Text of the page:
Evaluation Of Flavor Of Pacific White Shrimp Penaeus Vannamei Cultured In Low Salinity Water
Le, Phuong Thuy
Type of Degreethesis
DepartmentFisheries and Allied Aquacultures
MetadataShow full item record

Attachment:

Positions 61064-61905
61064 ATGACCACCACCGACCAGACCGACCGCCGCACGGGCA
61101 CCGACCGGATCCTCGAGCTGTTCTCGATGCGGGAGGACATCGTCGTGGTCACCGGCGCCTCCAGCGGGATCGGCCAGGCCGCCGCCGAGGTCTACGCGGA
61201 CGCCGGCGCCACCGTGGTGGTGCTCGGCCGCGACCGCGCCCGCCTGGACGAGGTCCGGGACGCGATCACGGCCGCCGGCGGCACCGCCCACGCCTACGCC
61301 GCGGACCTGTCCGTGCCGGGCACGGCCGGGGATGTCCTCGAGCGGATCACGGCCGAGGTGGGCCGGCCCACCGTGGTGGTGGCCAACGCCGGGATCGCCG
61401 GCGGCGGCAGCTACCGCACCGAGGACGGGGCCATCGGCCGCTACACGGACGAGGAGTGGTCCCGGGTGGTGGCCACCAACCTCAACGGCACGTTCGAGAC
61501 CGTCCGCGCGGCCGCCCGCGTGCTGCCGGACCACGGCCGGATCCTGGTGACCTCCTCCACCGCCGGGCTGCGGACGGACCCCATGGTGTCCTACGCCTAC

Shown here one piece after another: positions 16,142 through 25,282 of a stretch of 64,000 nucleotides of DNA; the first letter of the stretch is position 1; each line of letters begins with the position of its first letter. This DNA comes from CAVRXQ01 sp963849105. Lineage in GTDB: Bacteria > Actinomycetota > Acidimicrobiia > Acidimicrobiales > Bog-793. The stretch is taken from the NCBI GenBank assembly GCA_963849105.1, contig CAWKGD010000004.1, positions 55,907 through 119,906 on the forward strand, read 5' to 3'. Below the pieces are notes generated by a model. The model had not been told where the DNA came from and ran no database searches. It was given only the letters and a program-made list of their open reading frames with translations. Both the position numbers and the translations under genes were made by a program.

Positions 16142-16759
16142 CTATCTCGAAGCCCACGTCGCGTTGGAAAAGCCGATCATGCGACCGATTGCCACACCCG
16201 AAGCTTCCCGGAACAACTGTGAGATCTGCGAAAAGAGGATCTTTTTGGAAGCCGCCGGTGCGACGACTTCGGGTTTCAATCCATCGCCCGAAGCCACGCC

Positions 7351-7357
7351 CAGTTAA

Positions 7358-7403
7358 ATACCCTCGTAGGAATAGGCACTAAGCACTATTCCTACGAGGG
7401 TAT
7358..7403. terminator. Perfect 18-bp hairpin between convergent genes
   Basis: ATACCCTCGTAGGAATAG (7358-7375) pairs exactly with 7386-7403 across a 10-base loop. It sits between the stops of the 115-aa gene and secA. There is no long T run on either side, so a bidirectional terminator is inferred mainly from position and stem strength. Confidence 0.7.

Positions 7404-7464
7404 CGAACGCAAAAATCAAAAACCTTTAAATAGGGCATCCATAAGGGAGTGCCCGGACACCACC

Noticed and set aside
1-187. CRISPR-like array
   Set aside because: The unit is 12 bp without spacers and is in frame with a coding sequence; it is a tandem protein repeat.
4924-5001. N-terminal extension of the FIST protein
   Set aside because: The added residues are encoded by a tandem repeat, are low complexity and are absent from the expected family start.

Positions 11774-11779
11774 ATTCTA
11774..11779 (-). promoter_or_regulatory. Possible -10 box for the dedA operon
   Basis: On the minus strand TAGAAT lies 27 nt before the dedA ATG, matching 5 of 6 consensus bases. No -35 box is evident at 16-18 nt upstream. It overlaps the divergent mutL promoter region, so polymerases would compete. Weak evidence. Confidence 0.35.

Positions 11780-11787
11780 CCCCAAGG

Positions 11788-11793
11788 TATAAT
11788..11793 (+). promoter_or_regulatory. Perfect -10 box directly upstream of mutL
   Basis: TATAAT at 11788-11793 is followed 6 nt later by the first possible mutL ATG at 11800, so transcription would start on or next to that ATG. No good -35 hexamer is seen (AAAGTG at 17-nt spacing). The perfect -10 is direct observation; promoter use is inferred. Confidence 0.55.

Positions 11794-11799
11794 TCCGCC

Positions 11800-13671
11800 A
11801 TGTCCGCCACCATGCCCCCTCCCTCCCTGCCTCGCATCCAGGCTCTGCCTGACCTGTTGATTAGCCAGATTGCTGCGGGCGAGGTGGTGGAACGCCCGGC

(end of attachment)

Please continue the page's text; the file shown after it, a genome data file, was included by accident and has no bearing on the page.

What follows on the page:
Water quality variables and phytoplankton were monitored in five ponds with low-salinity water (2-3 ppt) for culture of Pacific white shrimp (Pennaeus vannamei) at a farm in West Alabama from August to October. Shrimps from these five ponds were sampled weekly from mid August until harvest and subjected to sensory evaluation. Twelve panelists were trained to evaluate the smell and appearance of raw shrimp and the smell, appearance, and taste of cooked shrimp. A testing procedure for assessing sensory characteristics of shrimp was set up with the aid of references and definitions for each of 28 sensory attributes. An intensity scale (0 to 10) was utilized for taste tests. A higher score indicated a greater intensity of each characteristic. At the end of the growing season, shrimps from all ponds on the farm were taken for organoleptic testing. In addition, shrimp samples were obtained from eight ponds at an aquaculture research station located in Gulf Shores, Alabama (average salinity = 12 ppt), three ponds at a farm near Harlingen, Texas (average salinity = 22.4 ppt), and one pond at a farm in Hawaii (full strength seawater). Four samples also were purchased from supermarkets. All samples were subjected to sensory evaluation. Flavor and appearance of shrimp from the five ponds at the low-salinity shrimp farm in West Alabama changed over time in each individual pond and also varied among ponds. Nevertheless, no relationships were observed among sensory attributes and water variables. Although blue-green algae were abundant in ponds at the farm because of high nutrient concentrations from feed inputs, off-flavor from algal metabolites was not detected in shrimp samples. Few differences were reported by panelists among shrimp cultured in waters with salinities of 2 to 24 ppt. However, the panelists gave the highest overall approval to shrimp that was reared in full-strength seawater at the farm in Hawaii. Shrimp purchased from supermarkets were scored as less sweet, more bitter, and less firm than shrimp from the other sources.